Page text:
France may have the most to prove as they begin their 2017 SheBelieves Cup title defense under Corinne Diacre in her first major test as the head coach for Les Bleues at this year's round-robin tournament.
The 43-year-old brings a team of players ready to prove themselves after a disappointing 2017 UEFA Women's Euro last summer and a major setback in a friendly against Germany this past November. The quarterfinals exit at the EURO's also ended head coach Olivier Echouafni's time with the national team and began an era to rebuild under Diacre's leadership.
The 2018 SheBelieves Cup is an opportunity for the #6-ranked French team to show that they are still one of the world's top teams, especially as they look ahead to host the FIFA Women's World Cup in 2019.
Looking Back: 2017 SheBelieves Cup
The 2017 edition showed that France could finally cement themselves as a team who could compete against the likes of England, Germany, and the United States. And they did, earning a 2-1 victory over England in their first game, tying with England in their second match, and beating the United States 3-0 to capture a major tournament title.
In the 3-0 victory over the United States, France took advantage of the USWNT's 3-back experimentation system with counter-attacks and speed to give the Americans one of their toughest losses of 2017.
Looking Ahead: 2018 SheBelieves Cup
The moment of success at the 2017 tournament was short-lived, however. France, one of the favorites going into the 2017 UEFA Women's Euro, bowed out in the quarterfinals, losing to England. Echouafni was relieved of his head coaching duties and Diacre took over. Four consecutive friendly victories gave France a boost of confidence, but a 4-0 loss to Germany in a friendly in late November was seen as a setback.
France comes to the 2018 edition looking like an entirely different team from the one who raised the trophy a year ago. For one, France comes without the likes of Camille Abily, who retired, and Wendi Renard, who is sidelined with an ankle injury, leaving the defense without her commanding presence in the backline. Players like Estelle Cascarino, Ouleymata Sarr, Faustine Robert, and Maéva Clemaron were called to the roster in hopes they are to step up into the core of the national team with the 2019 FIFA World Cup in the horizon.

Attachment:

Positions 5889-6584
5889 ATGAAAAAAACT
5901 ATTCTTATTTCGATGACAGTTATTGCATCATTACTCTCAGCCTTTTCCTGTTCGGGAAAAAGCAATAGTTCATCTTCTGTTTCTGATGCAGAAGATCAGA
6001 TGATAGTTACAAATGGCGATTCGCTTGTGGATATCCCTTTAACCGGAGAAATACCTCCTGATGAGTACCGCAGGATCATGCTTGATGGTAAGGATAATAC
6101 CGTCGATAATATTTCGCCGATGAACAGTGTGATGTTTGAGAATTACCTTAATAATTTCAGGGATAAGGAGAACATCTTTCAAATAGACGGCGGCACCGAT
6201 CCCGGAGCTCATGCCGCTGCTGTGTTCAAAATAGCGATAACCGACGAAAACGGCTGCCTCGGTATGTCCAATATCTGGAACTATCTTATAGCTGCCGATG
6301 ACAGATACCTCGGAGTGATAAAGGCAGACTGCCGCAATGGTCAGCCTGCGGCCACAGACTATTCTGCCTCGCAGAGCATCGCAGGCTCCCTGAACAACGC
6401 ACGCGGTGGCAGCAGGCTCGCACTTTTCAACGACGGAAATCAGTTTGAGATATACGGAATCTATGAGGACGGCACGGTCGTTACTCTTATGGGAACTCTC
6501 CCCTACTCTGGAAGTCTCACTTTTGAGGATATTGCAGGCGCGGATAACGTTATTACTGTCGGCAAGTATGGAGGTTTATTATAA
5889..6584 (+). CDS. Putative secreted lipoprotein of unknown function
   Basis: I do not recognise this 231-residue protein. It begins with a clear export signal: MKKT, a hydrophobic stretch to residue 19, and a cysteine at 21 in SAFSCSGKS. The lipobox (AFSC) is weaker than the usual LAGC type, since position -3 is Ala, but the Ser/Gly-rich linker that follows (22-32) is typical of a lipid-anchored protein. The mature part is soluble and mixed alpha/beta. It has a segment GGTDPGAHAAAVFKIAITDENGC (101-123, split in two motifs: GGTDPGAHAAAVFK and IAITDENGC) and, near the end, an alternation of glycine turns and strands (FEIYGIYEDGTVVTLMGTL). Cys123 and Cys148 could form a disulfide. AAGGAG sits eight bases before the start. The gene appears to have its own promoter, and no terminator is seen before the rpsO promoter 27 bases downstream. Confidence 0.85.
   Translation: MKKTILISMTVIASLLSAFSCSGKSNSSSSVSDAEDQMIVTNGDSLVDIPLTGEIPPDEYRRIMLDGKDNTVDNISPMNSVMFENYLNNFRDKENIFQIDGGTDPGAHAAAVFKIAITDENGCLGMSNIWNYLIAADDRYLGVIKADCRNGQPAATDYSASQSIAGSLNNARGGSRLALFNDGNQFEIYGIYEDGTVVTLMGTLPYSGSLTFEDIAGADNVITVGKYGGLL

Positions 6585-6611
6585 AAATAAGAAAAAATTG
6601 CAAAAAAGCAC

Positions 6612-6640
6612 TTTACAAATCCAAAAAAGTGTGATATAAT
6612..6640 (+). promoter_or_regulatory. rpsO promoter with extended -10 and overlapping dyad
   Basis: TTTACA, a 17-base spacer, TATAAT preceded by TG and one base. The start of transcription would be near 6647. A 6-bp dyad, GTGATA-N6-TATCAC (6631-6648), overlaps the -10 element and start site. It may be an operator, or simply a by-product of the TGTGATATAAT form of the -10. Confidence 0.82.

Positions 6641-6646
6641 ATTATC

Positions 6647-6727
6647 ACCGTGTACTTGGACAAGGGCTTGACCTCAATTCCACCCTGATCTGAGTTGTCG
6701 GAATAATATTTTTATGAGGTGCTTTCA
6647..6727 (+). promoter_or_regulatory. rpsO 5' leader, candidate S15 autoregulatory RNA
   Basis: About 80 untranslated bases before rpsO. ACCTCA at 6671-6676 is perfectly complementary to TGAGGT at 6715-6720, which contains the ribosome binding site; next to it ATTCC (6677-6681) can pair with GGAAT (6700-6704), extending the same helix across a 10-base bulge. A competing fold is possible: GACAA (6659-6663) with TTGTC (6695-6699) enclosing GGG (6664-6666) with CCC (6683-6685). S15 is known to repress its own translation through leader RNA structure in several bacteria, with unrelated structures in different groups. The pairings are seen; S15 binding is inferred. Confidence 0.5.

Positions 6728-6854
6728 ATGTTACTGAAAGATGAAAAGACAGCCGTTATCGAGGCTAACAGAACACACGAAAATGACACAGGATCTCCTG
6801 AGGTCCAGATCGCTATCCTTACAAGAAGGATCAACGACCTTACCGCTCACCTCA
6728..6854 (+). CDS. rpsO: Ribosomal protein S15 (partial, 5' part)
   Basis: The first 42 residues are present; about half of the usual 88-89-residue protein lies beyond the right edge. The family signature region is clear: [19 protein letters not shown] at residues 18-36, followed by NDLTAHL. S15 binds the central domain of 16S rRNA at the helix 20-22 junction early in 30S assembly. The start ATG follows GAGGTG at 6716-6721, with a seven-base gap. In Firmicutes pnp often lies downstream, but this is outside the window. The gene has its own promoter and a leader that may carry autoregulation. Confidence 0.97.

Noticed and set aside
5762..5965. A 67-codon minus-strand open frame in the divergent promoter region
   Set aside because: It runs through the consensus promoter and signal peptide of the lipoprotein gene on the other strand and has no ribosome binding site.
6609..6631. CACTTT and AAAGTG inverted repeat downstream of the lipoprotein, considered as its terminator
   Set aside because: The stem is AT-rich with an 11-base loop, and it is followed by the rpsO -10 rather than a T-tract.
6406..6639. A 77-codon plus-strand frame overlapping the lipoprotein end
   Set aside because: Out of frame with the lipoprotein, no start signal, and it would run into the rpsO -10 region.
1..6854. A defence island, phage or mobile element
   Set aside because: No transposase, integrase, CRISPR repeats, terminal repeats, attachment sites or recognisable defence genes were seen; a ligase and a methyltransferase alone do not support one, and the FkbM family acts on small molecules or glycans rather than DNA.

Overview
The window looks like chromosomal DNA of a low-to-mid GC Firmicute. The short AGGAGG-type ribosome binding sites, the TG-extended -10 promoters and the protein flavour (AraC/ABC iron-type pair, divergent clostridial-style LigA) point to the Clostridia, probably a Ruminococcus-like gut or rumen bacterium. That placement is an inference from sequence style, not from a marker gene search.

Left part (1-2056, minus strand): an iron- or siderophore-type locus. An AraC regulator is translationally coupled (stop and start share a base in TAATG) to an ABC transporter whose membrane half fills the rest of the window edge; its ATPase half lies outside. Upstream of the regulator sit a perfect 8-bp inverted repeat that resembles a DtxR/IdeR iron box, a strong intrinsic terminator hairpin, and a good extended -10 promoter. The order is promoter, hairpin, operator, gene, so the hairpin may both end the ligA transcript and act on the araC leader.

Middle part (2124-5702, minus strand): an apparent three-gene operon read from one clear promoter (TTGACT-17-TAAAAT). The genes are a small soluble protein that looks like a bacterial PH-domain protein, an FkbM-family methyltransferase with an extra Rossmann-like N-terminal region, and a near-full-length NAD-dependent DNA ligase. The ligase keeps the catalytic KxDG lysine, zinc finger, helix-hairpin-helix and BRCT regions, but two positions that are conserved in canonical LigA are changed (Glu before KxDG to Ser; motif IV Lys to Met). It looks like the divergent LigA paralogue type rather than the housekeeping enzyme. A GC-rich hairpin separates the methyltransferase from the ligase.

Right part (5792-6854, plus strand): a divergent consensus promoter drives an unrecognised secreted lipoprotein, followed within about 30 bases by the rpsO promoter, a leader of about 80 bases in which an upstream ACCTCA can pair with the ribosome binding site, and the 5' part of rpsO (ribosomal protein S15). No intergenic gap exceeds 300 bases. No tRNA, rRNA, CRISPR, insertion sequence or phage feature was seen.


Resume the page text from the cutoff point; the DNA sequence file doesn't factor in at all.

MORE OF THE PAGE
Gaëtane Thiney, however, returns to the roster for the first time since the Women's Euro, and many have predicted that she can cement herself as a leader of the national team. Amandine Henry and Eugénie Le Sommer are two players with plenty of international experience, and they, too, will be expected to lead. Amel Majri is listed as a defender, which takes her away from her preferred midfield position.
How will France fare?
Le Sommer, Henry, Gaëtane as well as the backline will need to perform well against the top three teams in the world. The United States is past the experimental phase and has found their form and will face a better U.S. team than last year's roster. Germany, despite their 2017 struggles to finish in the top four of the Women's Euro, has shown that they can beat France in friendly play. England has a new head coach, and they, too, come with the pressures to perform well.
The 2017 winners were at their technical best last year, but the experimentation phase, setbacks, and losing key players will not see them repeat as winners unless they can overcome all of those factors.